Surviving Mexico: Pathways from Tragedy and Impunity to Resistance and Resilience


Photo by Kathleen Allain


In Dr. Celeste Gonzáles de Bustamante’s “How Journalists Survive Mexico” presentation on Wednesday, November 2, she combined humanistic, historical methods of first-person accounts and oral narratives with network and quantitative analysis to provide a clear picture of the experience of local Mexican journalists on society’s periphery. Journalists across the world have experienced upticks in violence and impunity towards them and their work. Mexico, as Gonzáles describes, is a particularly precarious context.

Since the killing of Manuel Buendía in 1984, Mexico has experienced narco-related violence towards journalists. These acts of violence have grown significantly over the last ten years and take place mostly in the country’s peripheral states of Veracruz, Chihuahua, Guerrero, and Oaxaca. In response to the violence and insecurity, journalists have participated in “everyday and extraordinary” acts of resistance against the violence. The journalists use techniques such as encrypted messaging via WhatsApp when communicating with sources to anonymously publishing their journalistic pieces in the United States to protect themselves and the integrity of their work from outside influence. Another act of resilience is the strengthening networks of journalists alongside the fractionalization of criminal enterprises seeking to undermine their work.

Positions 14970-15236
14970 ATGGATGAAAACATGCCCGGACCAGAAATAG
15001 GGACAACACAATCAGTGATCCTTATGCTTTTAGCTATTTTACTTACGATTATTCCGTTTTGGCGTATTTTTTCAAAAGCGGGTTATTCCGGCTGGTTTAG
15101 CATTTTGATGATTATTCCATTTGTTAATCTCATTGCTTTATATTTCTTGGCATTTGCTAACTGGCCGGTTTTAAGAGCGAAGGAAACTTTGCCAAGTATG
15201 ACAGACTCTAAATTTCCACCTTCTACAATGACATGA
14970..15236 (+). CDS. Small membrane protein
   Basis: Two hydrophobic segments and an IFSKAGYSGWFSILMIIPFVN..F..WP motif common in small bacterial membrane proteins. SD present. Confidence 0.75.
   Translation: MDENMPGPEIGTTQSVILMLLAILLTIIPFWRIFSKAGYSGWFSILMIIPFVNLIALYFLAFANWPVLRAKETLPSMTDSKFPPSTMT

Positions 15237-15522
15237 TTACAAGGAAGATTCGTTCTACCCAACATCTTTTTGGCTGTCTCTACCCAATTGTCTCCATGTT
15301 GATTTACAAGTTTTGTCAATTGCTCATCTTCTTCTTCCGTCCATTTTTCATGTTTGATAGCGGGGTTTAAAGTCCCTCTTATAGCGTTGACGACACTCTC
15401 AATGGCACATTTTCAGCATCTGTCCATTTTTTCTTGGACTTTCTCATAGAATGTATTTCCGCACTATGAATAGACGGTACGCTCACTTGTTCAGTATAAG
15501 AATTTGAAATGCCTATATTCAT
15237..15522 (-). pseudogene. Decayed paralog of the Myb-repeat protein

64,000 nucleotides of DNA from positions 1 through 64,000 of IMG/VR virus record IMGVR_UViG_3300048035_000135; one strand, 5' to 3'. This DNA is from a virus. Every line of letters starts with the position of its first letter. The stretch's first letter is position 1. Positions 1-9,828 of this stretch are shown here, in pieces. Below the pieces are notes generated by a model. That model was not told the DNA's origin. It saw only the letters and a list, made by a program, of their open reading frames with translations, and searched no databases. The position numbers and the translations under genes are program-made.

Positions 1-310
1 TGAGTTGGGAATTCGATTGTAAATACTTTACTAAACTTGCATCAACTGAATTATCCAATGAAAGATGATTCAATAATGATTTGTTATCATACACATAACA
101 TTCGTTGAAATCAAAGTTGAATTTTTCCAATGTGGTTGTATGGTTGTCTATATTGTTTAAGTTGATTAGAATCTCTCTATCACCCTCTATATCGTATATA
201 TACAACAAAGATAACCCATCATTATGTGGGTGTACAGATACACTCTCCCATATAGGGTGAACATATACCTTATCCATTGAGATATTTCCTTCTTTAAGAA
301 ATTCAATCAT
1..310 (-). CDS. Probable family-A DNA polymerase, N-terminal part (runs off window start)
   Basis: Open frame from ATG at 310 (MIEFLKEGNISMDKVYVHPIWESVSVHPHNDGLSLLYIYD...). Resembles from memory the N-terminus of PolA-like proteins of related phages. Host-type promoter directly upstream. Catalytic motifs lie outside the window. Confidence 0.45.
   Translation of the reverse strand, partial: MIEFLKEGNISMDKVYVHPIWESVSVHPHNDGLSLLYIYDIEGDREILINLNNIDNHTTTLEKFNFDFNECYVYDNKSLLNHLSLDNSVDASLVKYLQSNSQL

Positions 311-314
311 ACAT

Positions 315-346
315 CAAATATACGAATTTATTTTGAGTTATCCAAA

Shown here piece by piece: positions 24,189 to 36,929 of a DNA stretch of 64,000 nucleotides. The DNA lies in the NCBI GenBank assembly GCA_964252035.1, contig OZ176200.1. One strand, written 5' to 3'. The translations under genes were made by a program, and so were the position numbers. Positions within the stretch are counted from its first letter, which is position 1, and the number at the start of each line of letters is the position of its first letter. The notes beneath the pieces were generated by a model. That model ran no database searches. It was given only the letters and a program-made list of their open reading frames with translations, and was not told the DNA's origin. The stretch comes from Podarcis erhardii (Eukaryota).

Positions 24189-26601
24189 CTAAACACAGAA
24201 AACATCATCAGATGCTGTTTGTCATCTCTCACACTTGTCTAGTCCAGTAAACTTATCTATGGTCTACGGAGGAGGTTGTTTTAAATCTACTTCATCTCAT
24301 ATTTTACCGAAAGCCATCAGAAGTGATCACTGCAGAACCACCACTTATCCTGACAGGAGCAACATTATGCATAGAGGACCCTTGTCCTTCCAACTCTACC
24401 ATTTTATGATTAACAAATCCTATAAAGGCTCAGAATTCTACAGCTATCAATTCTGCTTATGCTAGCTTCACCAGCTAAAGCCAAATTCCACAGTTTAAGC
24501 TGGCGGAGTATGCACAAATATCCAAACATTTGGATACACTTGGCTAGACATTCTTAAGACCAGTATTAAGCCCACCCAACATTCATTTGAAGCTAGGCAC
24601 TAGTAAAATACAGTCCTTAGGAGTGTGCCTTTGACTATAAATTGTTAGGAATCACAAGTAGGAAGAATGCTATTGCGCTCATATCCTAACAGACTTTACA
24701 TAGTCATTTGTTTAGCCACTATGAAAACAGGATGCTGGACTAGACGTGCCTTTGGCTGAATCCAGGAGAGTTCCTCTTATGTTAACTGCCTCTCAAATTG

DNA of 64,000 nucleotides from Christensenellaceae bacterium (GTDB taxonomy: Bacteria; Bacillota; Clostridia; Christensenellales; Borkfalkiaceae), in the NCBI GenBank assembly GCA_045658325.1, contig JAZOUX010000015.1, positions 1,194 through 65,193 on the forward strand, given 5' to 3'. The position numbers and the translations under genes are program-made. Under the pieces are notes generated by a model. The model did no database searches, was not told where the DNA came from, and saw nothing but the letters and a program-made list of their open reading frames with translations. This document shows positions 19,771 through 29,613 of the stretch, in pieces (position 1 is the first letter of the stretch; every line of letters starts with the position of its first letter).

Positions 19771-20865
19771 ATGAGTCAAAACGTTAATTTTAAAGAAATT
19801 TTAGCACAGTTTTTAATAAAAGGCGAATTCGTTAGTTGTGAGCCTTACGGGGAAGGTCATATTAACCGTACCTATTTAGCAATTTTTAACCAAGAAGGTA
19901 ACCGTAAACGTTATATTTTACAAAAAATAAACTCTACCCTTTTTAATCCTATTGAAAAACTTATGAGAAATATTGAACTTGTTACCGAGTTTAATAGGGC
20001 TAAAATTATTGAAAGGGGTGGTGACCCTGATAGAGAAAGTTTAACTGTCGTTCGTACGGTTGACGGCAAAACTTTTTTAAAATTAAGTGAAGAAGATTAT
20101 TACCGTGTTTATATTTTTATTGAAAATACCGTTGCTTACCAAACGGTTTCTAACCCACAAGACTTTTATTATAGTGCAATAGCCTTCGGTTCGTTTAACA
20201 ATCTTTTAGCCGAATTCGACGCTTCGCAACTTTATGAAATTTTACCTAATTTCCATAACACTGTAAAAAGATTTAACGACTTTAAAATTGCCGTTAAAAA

Photo by Dr. Thomas Reese


As criminal gangs divide and seek to control parts of Mexico, journalists have banded together to bring their violence to light. Gonzáles demonstrates the professional solidarity through an interview with Rocio Gallegos, the founder of Red de Periodistas de Juarez. Rocio’s organization provides a platform where journalists can unite to support the publishing of sensitive material and serves as a shining example of collective resistance in the face of violent threats demanding censorship.

Ultimately, Gonzáles calls on her audience to consider their role in the crisis and to keep in mind a quote from famed journalist Anabel Hernández: “the murdered journalists are not gone,” rather they survive through the impact of their work on the lives of their readers.